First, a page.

The Denver Nuggets have been an impressive collection of talent for quite some time. Carmelo Anthony remains one of the league’s premier scorers, Nene’s reliability is criminally underrated and J.R. Smith-the very personification of this volatile unit-is dynamite in sneakers; wildly unstable, yet effectively explosive. Unfortunately, the same carefree demeanor that’s allowed them to fill up stats sheets and highlight reels has continued to define them in moments that demanded far more poise. Plainly put, they’ve never been considered a contender because they’ve never been able to get out of their own way. So it was particularly amusing to see them move at such a deliberately slow pace as they set about picking the Wolves apart.
Despite the visitors obvious intentions, our boys proceeded with business as usual to predictably varying results. Postgame, Kurt Rambis was asked to comment on his unit’s 8 scant turnovers, yet neither coach nor scribe acknowledged that such supposed ball control was actually due to unconscionably poor shooting: the Wolves attempted 95 field goals and made just 39% of them. This however, didn’t keep us from witnessing an entertaining affair in which both teams tried to wrestle victory out of their own hands. The Wolves gave the game away early, the Nuggets tried to give it back, but we-being such gracious hosts-refused to take it.
It’s hard to fault Corey Brewer for Kevin Durant’s utterly gonzo 47-point, 18-rebound spectacularium on Wednesday. Brewer ardently chased Durant all over the floor, worming his way around countless screens, recovering quickly to challenge every last shot. But Durant is a phenomenon. He plays a classic shooter’s game, running the baseline, curling off of screens, dropping subtle jab steps and hesitations, raising the ball above his head and calmly flicking his wrist with such miraculous economy that the movement itself is almost impossible to perceive. This would be an apt description of vintage Rip Hamilton except that Rip Hamilton is not 6’9″ with tentacles for arms (and he never was much of a three-point shooter). Brewer was the Wolves best defensive option against KD, and he never had a chance.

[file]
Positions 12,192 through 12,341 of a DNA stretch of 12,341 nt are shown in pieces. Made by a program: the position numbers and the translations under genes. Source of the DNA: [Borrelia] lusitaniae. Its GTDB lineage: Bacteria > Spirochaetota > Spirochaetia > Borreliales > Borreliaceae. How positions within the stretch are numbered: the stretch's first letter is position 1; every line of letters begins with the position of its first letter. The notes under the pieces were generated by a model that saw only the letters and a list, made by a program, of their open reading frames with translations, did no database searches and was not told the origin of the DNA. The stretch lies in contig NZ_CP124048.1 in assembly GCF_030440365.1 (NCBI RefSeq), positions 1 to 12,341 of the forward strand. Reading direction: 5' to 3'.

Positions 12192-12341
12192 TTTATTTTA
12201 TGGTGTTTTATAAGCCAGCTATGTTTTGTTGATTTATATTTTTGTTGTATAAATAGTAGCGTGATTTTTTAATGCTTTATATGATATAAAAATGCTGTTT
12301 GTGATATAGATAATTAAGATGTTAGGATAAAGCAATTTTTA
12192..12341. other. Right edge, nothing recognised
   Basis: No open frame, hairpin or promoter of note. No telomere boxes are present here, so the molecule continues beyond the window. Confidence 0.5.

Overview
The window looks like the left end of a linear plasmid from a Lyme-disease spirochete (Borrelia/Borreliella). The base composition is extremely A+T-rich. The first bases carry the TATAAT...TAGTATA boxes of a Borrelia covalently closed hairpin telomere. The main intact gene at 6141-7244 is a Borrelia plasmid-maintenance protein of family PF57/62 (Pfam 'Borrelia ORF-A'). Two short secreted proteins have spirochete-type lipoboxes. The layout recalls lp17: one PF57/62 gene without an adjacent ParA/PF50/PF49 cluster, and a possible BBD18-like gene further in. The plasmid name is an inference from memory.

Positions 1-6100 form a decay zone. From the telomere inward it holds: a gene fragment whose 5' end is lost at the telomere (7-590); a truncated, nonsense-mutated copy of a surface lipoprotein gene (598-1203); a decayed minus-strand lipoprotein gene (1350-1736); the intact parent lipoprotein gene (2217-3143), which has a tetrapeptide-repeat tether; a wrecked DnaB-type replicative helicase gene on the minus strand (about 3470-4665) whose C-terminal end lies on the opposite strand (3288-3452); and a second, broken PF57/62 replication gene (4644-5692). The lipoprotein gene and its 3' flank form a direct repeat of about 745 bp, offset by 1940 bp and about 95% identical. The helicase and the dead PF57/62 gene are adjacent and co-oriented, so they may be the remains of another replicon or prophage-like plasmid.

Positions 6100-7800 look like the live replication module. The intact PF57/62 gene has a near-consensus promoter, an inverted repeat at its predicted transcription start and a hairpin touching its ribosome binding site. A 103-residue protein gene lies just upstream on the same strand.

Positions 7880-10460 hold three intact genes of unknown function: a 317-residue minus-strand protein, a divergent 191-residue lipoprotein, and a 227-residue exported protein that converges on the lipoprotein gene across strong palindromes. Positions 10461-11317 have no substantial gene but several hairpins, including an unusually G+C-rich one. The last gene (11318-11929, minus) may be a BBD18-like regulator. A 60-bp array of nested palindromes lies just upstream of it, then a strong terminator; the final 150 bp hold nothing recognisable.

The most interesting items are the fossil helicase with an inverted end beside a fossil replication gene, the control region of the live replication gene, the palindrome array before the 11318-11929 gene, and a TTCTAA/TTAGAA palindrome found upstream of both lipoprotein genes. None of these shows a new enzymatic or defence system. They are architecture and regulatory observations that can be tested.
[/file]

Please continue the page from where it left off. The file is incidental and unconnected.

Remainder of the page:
Corey’s admirable defensive effort was largely typical of the Wolves’ in this game, as was his solid shooting and tenacity on the boards. Unfortunately, Brewer’s game was typical in other ways too. Along with all of the great and surprising things the Wolves did came some devastating mistakes, some glaring and some subtle.
Of the many by turns illuminating and inscrutable tidbits I dug up in the past few weeks while doing research for the Truehoop post, this was among the most glaring: the Wolves’ situation on the wing is a true riddle, a strange machine, filled with moving parts and missing pieces.
Let’s start with what we’ve recently learned. Michael Beasley is the team’s most gifted scorer, but hurts the team defensively (though we’ve seen improvement in the past week), especially when partnered with his young mates in the starting lineup, Darko Milicic and Kevin Love. Wesley Johnson and Corey Brewer both have severely limited offensive games, but come with a desperately needed energy and athleticism that complements Love’s and Darko’s special talents. And although it’s too soon to know for certain how Martell Webster affects the team–and he seems to be still very much inhibited by his stiff back, particularly on defense–it’s clear that Webster brings a reliable shooting touch and what passes on this team for veteran savvy (i.e. he’s, like, played in a playoff game before). How do we figure this out?
Well, we pushed and they pushed back.